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The following grant final reports are now available for purchase from the National Technical Information Service (NTIS). Each listing identifies the project's principal investigator (PI), his or her affiliation, grant number, and project period and provides a brief description of the project.
Assessing Match in Child-Clinician Communication. Charles W. Kalish, Ph.D., University of Wisconsin, Madison, WI. AHRQ grant HS09556, project period 9/30/97 to 9/29/99.
There is increasing sentiment that children, like other patients, should be active participants in their own health care. Yet to what degree are young children capable of managing health information? Thirty 4- and 5-year-old children were interviewed following a simulated clinical health assessment. Results demonstrated that children and clinicians shared interpretations of many aspects of the examination. However, children had a narrower definition of health relatedness. Moreover, the importance children attached to elements of a health encounter was proportionate to their perceptions of the elements as related to health. Results also suggest that the role of the parent as intermediary between the child and clinician may be problematic. In particular, children seemed not to attend to communication directed at or made by the parent during a clinical examination.
The abstract, executive summary, and final report, NTIS accession no. PB2000-106430; 22 pp, $23.00 paper, $12.00 microfiche can be purchased from NTIS.
Clinical Performance Measures for Dental Care Plans. James D. Bader, D.D.S., M.D., M.P.H., Ph.D., University of North Carolina, Chapel Hill, NC. AHRQ grant HS09453, project period 9/30/96 to 9/29/99.
The objective was to develop standardized measures to assess clinical aspects of the performance of managed dental care plans. Stakeholders representing dental plans, purchasers, and providers refined initial sets of measures. Refined administrative data-based measures were piloted tested in two dental HMOs. Chart audit-based measures were tested in seven dental programs. Seven effectiveness-of-care measures assessing disease activity classification, preventive treatment, and outcomes for caries, periodontal disease, and tooth loss were developed. Six use-of-services measures focusing on prophylaxis, third-molar surgery, and preventive, restorative, prosthetic, surgical, and endodontic care were specified. Five access-to-services measures for visit and examination rates, appointment waiting time, and provider availability and turnover also were specified. Pilot testing of the administrative data-based version of the effectiveness of care and use of services measures indicated reasonable reliability and sensitivity but also demonstrated the need for supervision or auditing of the process. The chart-audit-based procedures also yielded reasonably reliable data. However, missing data in patient charts rendered the calculation of some measures problematic, namely caries and periodontal disease assessment and experience. Agreement between administrative and audit-based measures was good for most but not all measures in the one program where the comparison could be made.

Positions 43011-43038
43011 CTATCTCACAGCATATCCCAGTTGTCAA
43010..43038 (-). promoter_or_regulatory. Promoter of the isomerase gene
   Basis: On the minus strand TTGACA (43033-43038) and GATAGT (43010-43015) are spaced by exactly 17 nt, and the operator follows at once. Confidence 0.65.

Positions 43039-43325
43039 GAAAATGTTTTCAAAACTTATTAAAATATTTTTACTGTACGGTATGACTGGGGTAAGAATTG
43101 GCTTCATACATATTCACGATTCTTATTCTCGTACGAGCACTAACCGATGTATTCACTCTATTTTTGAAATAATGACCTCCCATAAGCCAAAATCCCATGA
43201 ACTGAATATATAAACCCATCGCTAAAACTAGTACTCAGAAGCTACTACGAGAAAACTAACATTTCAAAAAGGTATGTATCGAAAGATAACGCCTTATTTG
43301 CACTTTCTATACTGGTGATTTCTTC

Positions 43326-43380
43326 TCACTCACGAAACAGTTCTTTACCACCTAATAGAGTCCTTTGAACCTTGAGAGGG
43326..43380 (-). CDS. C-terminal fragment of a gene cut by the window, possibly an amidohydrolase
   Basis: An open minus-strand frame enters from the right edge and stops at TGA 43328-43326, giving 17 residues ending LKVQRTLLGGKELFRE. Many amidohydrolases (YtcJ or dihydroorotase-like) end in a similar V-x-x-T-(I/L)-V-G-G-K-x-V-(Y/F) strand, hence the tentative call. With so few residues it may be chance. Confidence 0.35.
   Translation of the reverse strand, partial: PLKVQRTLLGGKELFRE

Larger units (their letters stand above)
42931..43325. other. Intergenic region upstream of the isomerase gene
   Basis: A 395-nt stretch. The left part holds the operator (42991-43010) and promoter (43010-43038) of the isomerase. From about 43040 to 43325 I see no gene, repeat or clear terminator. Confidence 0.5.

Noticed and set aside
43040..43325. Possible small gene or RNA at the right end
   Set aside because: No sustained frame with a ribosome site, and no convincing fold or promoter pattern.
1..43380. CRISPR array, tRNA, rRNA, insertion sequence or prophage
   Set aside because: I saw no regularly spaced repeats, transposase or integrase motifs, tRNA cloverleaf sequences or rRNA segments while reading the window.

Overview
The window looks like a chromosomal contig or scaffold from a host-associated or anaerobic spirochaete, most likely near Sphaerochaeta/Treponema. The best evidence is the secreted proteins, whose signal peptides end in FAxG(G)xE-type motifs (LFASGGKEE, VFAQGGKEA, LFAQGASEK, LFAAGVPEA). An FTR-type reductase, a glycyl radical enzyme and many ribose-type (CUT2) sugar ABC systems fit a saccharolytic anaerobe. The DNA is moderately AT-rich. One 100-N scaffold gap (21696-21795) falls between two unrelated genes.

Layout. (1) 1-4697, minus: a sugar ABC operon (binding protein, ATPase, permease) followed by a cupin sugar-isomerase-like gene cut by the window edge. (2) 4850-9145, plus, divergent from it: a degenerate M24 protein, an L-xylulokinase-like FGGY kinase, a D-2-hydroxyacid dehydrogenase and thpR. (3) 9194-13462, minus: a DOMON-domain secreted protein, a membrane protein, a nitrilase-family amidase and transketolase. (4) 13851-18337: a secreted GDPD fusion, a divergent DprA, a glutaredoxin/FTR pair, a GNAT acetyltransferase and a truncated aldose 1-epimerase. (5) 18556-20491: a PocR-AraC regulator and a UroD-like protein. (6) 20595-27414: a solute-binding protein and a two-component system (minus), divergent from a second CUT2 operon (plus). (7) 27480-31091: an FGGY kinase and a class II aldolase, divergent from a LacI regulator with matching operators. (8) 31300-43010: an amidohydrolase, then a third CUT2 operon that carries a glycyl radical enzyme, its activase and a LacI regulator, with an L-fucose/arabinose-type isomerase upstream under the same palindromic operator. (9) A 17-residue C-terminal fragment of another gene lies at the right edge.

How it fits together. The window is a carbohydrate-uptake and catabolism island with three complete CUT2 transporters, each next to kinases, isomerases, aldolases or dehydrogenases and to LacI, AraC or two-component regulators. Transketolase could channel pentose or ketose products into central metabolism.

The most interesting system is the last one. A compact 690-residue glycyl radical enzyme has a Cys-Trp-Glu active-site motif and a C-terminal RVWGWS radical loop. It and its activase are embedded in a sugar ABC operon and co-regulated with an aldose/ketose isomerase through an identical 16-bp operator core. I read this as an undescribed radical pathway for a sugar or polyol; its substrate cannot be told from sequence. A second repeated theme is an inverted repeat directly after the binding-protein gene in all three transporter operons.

The abstract, executive summary, and final report, NTIS accession no. PB2000-106630; 66 pp, $27.00 paper, $12.00 microfiche can be purchased from NTIS.
Impact of Managed Care on African-Americans. Mahmud Hassan, Ph.D., University of Alabama at Birmingham, Birmingham, AL. AHRQ grant HS09569, project period 9/30/97 to 1/31/00.
This study examined the impact of managed care on African-Americans with respect to their access to and use of health-care services. Using data from the National Health Interview survey of 1994, the researchers estimated the managed care penetration rates among blacks in 33 Standard Metropolitan Statistical Areas. They used the number of physicians' visits and the days of hospital inpatient stays in 1 year as two alternative measures of use of health care services. The regression analysis clearly showed that an increase in managed care penetration in the market and/or among whites has a proportional positive increase in managed care penetration rates among blacks. The multinomial logit regressions showed that the number of annual visits to physicians is very similar for blacks enrolled in either managed care or non-managed care plans. However, blacks enrolled in managed care plans were less likely to have a high level of inpatient days compared with blacks enrolled in non-managed care plans. The researchers speculate that enhanced preventive care and early treatment of illness avoid the need for hospital care for many managed care enrollees.
The abstract and executive summary, NTIS accession no. PB2000-105771; 46 pp, $25.50 paper, $12.00 microfiche can be purchased from NTIS.
Market Forces and Rural Health: System and Consumer Impact. Keith J. Mueller, Ph.D., University of Nebraska Medical Center, Omaha, NE. AHRQ grant HS09196, project period 9/30/95 to 9/29/98.
The goals of this project were to assess how rapidly changes in health care delivery are occurring in rural areas, determine the involvement of rural providers and community leaders in the changes, and disseminate information gained through this project to policymakers and educators. Data were collected through telephone interviews of 63 key informants and field studies of activities in six communities. This project found that there has been very little change in health care financing in rural areas. Where change has occurred, through the use of different strategies for purchasing health care services, there has been little behavioral change on the part of rural health care providers. Three factors are important in differentiating across different responses by rural communities to changes in health care financing: feelings of local leadership about change, resources available locally to support change, and community capacity, in health care infrastructure and payment from residents, to support new systems.